Can you tell us a little bit about your songwriting process?
I tend to start off by myself in my bedroom with a guitar. Lately I’ve been experimenting with more unique chords and song structures. On Sees the Light, I generally wrote the music first and lyrics and melody second.
What are your plans this year for La Sera and/or Vivian Girls?
I plan on recording my next La Sera record this spring! I’m very excited. Also, I think Vivian Girls will be doing a few shows here and there…
What’s your favorite springtime ritual?
I live in LA, so it feels like springtime all year round. I would say my favorite daily routine is walking to the coffee shop every morning without my cell phone. It’s only 15 minutes, but it’s the perfect way to start every day. It almost feels like meditation.
Any favorite song that always gets you in the mood for sun-filled days?
Maxine Nightingale’s “Right Back Where We Started From.” It’s an instant mood-lifter.
April 7, 2013
April 5, 2013
If you swing by our new Chicago store (and you should—doors just opened at 932 Rush Street on April 3rd) you’ll notice a captivating multipanel wood installation.
The impressive piece is the work of Michelle Peterson-Albandoz, a Chicago-based mixed-media artist and painter we commissioned to build a sculptural screen for our first-ever Windy City store. We’re excited for you to see it, and all of our spring goods. We caught up with the artist to talk about the piece and get her recommendations for must-see art shows in the area.
How long have you lived in Chicago and why did you choose the Windy City?
I moved to Chicago from Puerto Rico in 1989. I chose the city to further my education at the Art Institute of Chicago. I graduated with a BFA in sculpture and painting.
Can you tell us about the installation you built for the new Chicago Madewell store?
It celebrates nature. My hope is that the viewer will celebrate nature and its gifts and become more sensitive to them.
What environmental issues are of greatest concern to you right now?
The sustainability of our forests and protection of our oceans.
How do you communicate this in your work?
By choosing reclaimed materials I relay the concept of sustainability and reveal nature’s beauty. I hope that the grounding visual of the work will inspire people to think about nature’s essential value in their lives.
What are your favorite places to look at art in Chicago? Any must-see current shows?
My favorite spot is the Modern wing of the Art Institute of Chicago. The Chicago History Museum has a great show up of Vivian Maier’s photographs. She wasn’t discovered until after her death and her story is worth knowing.
April 3, 2013
If you haven’t already heard, these are no ordinary beach blankets—in fact, the story behind them is quite extraordinary.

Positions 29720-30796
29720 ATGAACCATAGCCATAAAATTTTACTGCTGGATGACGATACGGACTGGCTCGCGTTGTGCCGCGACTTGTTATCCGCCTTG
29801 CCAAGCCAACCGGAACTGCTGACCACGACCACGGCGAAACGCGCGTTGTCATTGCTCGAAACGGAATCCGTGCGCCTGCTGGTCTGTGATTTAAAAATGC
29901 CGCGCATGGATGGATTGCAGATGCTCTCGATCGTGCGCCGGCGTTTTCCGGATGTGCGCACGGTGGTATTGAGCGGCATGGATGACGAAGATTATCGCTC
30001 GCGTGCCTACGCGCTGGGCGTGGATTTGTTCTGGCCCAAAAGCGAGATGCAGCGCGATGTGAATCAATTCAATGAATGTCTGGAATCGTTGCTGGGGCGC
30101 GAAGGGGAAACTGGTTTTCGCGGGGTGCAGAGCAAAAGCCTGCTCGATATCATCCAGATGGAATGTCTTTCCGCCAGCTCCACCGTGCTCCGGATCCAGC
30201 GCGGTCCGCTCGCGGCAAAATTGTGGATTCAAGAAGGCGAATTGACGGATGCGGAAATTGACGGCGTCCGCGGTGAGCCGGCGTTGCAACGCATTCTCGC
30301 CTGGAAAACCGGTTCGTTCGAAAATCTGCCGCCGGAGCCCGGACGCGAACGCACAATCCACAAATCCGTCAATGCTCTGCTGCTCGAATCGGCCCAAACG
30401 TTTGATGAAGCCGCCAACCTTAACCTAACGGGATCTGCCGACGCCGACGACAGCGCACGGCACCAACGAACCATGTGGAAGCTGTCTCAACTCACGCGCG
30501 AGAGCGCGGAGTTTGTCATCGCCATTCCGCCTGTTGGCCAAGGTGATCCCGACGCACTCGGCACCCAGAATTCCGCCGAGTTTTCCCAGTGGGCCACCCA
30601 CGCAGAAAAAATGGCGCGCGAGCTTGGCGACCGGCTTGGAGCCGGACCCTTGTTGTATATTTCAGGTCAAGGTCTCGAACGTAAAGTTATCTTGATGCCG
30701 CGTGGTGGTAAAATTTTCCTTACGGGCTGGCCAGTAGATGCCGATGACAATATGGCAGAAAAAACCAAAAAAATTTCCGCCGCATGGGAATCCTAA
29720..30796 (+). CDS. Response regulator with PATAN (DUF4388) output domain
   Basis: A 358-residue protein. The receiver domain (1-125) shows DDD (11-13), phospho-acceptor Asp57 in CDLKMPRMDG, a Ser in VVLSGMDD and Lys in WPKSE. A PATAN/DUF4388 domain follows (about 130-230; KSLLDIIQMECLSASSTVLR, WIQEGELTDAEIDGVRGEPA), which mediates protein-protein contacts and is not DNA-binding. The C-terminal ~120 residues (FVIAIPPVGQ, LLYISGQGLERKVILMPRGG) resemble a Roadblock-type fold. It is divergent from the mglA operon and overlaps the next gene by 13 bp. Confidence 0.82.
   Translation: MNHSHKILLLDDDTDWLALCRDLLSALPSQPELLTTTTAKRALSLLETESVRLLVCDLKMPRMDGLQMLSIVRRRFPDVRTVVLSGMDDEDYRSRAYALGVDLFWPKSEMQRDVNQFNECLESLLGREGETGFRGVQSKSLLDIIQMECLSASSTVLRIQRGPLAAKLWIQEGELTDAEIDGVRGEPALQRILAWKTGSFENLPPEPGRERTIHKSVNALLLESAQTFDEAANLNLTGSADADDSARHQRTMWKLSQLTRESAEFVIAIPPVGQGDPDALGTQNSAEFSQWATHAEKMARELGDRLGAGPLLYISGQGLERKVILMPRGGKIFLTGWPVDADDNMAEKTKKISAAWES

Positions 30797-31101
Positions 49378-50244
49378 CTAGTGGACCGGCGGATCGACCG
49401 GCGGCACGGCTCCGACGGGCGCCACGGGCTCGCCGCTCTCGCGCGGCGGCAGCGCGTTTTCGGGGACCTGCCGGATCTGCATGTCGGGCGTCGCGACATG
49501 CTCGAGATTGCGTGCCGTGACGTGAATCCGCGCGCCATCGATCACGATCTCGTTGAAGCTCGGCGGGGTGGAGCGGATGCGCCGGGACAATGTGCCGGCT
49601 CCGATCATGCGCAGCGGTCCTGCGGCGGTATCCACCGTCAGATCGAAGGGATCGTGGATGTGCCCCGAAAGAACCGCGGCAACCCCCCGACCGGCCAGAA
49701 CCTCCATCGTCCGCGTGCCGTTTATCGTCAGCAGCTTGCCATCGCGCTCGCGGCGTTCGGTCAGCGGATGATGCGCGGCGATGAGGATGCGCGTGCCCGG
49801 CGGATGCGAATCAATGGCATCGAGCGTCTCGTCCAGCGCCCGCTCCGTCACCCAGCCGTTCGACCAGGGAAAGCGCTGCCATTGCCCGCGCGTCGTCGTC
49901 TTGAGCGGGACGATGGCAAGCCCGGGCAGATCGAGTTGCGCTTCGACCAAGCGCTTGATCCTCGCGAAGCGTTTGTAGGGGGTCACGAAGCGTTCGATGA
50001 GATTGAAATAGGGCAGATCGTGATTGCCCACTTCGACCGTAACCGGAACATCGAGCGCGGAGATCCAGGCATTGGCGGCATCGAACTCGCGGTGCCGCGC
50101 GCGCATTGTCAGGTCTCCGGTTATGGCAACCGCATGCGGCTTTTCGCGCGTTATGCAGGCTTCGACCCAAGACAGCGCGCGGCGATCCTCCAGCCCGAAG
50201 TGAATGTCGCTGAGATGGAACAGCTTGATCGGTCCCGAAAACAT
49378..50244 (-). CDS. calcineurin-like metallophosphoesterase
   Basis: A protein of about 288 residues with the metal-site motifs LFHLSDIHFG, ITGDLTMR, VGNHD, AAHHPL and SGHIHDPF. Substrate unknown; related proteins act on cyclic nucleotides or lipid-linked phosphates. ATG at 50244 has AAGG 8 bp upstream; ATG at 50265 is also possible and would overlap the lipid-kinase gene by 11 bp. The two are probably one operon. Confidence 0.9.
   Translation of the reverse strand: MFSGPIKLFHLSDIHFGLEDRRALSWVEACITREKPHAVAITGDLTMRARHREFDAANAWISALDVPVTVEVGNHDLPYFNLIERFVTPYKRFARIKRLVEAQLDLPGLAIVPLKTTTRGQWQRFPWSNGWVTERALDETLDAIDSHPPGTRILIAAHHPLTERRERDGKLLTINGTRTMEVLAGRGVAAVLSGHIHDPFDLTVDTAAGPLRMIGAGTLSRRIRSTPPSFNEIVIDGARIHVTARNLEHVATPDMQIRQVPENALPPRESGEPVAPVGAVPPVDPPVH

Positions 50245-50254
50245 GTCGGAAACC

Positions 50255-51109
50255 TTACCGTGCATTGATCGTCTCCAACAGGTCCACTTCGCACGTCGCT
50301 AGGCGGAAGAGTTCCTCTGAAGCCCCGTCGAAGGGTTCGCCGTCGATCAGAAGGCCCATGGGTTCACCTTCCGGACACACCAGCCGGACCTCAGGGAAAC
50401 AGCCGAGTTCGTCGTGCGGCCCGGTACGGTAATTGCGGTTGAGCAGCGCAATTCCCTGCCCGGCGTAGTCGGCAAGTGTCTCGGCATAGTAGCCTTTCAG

The mission of the Collaborative Group brand is to partner with and provide sustainable employment for artisans in small communities in need around the globe by connecting them with brands looking for unique products. “I founded CG in September 2011 after spending four years working in the developing world and seeing firsthand women who were capable of making beautiful products that people would love, but who were still living under the poverty line and I wanted to change that,” says Kathleen Wright.
Each of the woven beach blankets we are carrying at Madewell is entirely crafted by hand in India’s northern Rajasthan region by skilled artisans—the weaving is done in a number of villages, depending on the design (ikat in Pochampally and Andra Pradesh and stripes in Baksar), and the sewing in a community sewing co-op in Bikaner.
The co-op is particularly unique because it is mixed-gender, employing many local women who traditionally are not permitted to work outside the home or alongside men. So the beauty of each of these Collaborative Group beach blankets goes way beyond the stitch—and that’s something we can definitely get behind.
April 1, 2013
Did you know one of the earliest records linking the first day of April to purposeful foolishness was in Chaucer’s Canterbury Tales? While today the faux holiday is celebrated with silly inter-office emails (among other shenanigans), there was a time when hijinks were taken very seriously. Here, five all-time bests that’ll make you think twice about investing in that whoopee cushion:
1. The Scholarly Stunt
On the last day of classes back in 1994, a group of crafty MIT students placed a flashing police car on top of the school’s tallest building—or so it seemed. The vehicle was, in fact, the shell of a Chevrolet merely painted to resemble the campus’ cop cars, but the legend lives on as one of the university’s best stunts.
2. The TV Trick
On this day in 1957, the BBC aired a faux documentary about Switzerland’s “spaghetti harvest.” How convincing was the piece? Well, a slew of viewers actually phoned in to ask how they could grow their own spaghetti trees.
3. The Gotham Ghosts
In 2010, an NYC improv group surprised a room filled with unsuspecting Public Library patrons when they burst in as Proton pack–wielding Ghostbusters, recreating the movie’s famed literary scene. Sadly, no books flew off the walls, but in the end it didn’t matter—the bookworms gave them a round of applause.
4. The Crazy Clock
College students are master tricksters, apparently, and a savvy few from Louisiana Tech shocked everyone when they reprogrammed the main clock tower’s bell to play “Dueling Banjos” (from the film Deliverance) every hour on the hour. If you’ve ever seen the film, you know this prank was probably very funny and slightly terrifying all at once.
5. The Oldest Trick in the Book
During the Trojan War, in a brilliant scheme fit for modern day, the Greeks pretended to retreat, leaving a large-scale wooden horse in front of the gates of Troy. The structure, which the Trojans mistook for a victory trophy and brought into their city, was—surprise!—actually filled with Greece’s finest soldiers, who snuck out in the early morning hours and opened the gates, letting the entire Greek army in and winning the war. Next-level horseplay, folks.